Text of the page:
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Reflecting on… mirror neurons

Laura Swash

1st August 2016

Mirror neurons were discovered in monkeys in the 1990s. They were activated in the pre-motor cortex when the monkeys performed a given action and when they saw another monkey, or a researcher, perform that action. Brain imaging studies with humans have also reported what looks like mirror neuron activity in many of the same brain regions identified in monkeys.

The psychologist V.S. Ramachandran , in his 2011 book, The Tell-Tale Brain, argues that mirror neurons underlie empathy, allow us to imitate other people, have accelerated the evolution of the brain, help explain the origin of language, and that they prompted the great leap forward in human culture that happened about 60,000 years ago.

Ramachandran and others have claimed that the lack of empathy, as measured by the lack of facial mimicry, in autism is traceable to a lack of mirror neurons – the “broken mirror hypothesis”. However, Christian Jarrett, science writer for Psychology Today and editor and creator of the BPS research Digest blog, called these “the most hyped concept in neuroscience”. The most recent research suggests that Jarrett is correct:a recent study in Autism Research has used a new way to measure facial mimicry and the results cast fresh doubt on the idea that autism is somehow caused by a broken mirror neuron system. Martin Schulte-Rüther and his colleagues show that involuntary, spontaneous facial mimicry – which supposedly depends on the mirror neuron system – is intact in individuals with autism.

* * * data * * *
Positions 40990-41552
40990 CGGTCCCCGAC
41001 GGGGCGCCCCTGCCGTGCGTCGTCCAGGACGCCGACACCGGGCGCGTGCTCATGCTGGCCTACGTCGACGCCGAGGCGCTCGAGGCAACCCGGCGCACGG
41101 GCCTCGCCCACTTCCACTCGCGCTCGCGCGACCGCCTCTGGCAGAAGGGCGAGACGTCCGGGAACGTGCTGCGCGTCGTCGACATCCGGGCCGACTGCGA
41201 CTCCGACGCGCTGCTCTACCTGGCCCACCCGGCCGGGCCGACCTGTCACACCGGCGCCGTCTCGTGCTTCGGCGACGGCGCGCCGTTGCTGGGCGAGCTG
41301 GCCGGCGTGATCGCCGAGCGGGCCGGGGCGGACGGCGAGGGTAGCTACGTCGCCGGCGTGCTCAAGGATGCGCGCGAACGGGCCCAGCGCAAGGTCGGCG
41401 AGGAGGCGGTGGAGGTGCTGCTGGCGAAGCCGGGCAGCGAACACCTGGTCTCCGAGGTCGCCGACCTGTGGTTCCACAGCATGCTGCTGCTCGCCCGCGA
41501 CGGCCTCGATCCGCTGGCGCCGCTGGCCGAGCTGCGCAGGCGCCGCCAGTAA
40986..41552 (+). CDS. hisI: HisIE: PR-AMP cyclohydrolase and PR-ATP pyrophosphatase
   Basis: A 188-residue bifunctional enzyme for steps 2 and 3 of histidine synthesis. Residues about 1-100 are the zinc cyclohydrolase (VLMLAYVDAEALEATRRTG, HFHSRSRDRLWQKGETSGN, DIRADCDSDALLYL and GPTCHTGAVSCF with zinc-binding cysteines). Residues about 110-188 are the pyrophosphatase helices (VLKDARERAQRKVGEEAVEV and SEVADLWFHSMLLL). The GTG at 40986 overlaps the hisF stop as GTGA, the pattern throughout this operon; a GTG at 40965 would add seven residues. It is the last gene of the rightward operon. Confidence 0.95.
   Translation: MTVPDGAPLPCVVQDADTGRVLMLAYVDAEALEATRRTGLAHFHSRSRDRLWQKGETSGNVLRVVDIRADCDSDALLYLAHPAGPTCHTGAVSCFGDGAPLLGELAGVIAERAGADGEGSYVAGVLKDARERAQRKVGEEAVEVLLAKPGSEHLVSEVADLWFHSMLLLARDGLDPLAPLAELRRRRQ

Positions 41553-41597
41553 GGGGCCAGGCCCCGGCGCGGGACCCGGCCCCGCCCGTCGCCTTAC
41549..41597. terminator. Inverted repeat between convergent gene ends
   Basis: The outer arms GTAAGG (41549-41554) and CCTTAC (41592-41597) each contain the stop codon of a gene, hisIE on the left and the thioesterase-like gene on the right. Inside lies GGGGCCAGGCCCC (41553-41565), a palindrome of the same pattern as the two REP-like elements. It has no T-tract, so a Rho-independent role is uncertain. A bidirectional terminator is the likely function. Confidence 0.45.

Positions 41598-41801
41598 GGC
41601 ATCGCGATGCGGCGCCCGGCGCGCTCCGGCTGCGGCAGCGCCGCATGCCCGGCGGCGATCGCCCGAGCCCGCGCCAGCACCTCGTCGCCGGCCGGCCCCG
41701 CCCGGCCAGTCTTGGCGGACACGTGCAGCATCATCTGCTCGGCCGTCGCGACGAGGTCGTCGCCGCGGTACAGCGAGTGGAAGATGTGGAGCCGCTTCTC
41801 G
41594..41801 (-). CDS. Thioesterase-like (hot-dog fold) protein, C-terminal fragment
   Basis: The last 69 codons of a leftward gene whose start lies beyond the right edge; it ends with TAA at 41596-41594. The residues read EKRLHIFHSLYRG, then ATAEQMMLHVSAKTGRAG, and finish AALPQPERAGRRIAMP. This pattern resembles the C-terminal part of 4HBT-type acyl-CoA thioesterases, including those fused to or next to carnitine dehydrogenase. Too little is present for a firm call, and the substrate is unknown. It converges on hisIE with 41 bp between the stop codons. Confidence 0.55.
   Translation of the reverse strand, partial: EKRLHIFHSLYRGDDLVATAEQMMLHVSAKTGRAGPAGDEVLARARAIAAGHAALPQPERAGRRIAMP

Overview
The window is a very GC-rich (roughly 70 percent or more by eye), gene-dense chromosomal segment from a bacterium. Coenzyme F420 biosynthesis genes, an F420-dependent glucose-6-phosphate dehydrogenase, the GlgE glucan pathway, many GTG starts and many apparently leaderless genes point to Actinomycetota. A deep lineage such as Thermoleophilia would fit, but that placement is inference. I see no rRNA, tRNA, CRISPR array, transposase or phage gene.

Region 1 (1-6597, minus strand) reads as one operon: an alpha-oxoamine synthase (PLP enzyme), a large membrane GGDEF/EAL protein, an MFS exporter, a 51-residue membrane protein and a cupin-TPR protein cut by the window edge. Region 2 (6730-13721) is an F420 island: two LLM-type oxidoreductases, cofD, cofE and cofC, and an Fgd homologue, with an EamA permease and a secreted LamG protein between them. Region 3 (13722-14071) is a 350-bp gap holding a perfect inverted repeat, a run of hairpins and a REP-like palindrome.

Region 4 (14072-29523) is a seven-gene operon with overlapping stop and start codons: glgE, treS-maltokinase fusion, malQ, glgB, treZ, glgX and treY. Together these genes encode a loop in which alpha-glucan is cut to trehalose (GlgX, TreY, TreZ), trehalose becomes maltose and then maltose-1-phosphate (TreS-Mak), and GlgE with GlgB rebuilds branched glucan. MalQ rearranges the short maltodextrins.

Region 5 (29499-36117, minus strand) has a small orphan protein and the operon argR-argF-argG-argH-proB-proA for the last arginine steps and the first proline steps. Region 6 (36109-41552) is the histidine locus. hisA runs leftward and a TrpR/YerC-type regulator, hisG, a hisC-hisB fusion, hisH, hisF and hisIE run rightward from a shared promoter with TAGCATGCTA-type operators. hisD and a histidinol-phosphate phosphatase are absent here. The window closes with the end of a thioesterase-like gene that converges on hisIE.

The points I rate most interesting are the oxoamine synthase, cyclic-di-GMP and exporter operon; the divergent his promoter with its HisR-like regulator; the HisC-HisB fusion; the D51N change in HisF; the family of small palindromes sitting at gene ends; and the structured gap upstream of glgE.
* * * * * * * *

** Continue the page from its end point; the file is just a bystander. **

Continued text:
Maybe there is a sociocultural, rather than a biological, explanation? Maybe people with autism, being less likely to want to make social connections with their peers, are also less likely to engage in the facial mimicry that often accompanies such social bonding, even though they can if they want to?

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Laura Swash

Laura has been teaching Psychology in the face-to-face classroom and online for many years and she enjoys writing online academic material and blogs.

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